The argument raised is that the land in question at the time. First respondent registered her claim was not yet open for prospecting as it had not been left idle for two years. It was further argued that applicant respondent did not comply with section 97 of the Environmental Management Act [Chapter 20:27] which provides among other things that first respondent should have obtained but did not obtain an environmental impact certificate. Following therefrom is the implication that first respondent is operating a mine illegally. Mr Ndlovu argued forcefully that if the relief sought is not granted applicant will suffer irreparable harm as time is of the essence in farming. Further that applicant cannot prepare her field for tilling because first respondent’s mining activities stand in her way.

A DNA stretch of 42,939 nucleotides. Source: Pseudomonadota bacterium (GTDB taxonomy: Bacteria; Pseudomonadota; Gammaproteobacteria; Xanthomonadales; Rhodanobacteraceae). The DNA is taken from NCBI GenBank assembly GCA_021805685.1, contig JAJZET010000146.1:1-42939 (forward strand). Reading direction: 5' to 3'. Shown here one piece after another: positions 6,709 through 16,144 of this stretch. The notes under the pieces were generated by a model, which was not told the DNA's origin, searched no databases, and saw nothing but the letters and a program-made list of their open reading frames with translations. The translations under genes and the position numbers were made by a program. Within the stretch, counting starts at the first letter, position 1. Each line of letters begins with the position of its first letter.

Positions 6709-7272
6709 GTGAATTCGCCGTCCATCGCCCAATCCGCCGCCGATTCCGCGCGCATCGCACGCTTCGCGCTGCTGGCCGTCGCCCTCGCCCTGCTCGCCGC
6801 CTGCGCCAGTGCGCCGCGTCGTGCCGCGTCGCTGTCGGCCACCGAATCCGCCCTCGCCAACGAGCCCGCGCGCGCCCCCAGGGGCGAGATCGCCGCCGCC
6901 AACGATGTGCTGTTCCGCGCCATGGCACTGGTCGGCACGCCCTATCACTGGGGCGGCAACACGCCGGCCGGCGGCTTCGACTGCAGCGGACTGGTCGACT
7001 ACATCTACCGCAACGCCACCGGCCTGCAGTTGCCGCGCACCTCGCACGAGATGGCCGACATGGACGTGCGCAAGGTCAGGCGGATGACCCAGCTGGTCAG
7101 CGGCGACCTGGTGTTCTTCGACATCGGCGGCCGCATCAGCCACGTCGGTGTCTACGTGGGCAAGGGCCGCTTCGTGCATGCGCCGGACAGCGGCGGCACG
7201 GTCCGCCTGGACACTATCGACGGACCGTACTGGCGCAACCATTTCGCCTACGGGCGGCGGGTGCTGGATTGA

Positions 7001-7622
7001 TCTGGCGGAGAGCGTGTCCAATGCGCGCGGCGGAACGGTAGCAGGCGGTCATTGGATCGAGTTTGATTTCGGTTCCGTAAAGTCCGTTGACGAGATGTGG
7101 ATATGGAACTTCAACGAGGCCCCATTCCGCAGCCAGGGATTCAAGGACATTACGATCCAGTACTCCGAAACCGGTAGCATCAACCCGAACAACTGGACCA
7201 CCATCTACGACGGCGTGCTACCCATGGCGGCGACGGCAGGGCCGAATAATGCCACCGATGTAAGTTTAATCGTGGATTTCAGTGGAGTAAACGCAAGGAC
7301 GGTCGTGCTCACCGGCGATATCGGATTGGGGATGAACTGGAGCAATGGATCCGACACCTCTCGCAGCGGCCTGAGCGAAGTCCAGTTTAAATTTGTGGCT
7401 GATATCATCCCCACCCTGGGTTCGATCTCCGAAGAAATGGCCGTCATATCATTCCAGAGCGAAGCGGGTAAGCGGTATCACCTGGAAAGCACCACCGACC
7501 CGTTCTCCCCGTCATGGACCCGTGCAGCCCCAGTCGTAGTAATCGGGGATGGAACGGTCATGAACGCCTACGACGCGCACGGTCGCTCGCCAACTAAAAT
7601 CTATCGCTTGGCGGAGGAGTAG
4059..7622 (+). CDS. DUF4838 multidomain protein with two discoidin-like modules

The balance of convenience was said to be on applicant’s side. It was argued that applicants has been in control of the land since birth. The applicants is said to have written to second respondent seeking a solution but was unable to get one. Thus so it was argued she has no other remedy, thus this application.

Mr Bhunu was of the view that deceased Felix Ncube (as per death certificate) and Felix Ncube Tichivangani may be different people. That the field in question has not been defined by applicant with any precision. No beacons or coordinates have been cited for the court to be satisfied that first respondent’s mine is indeed in applicant’s family field.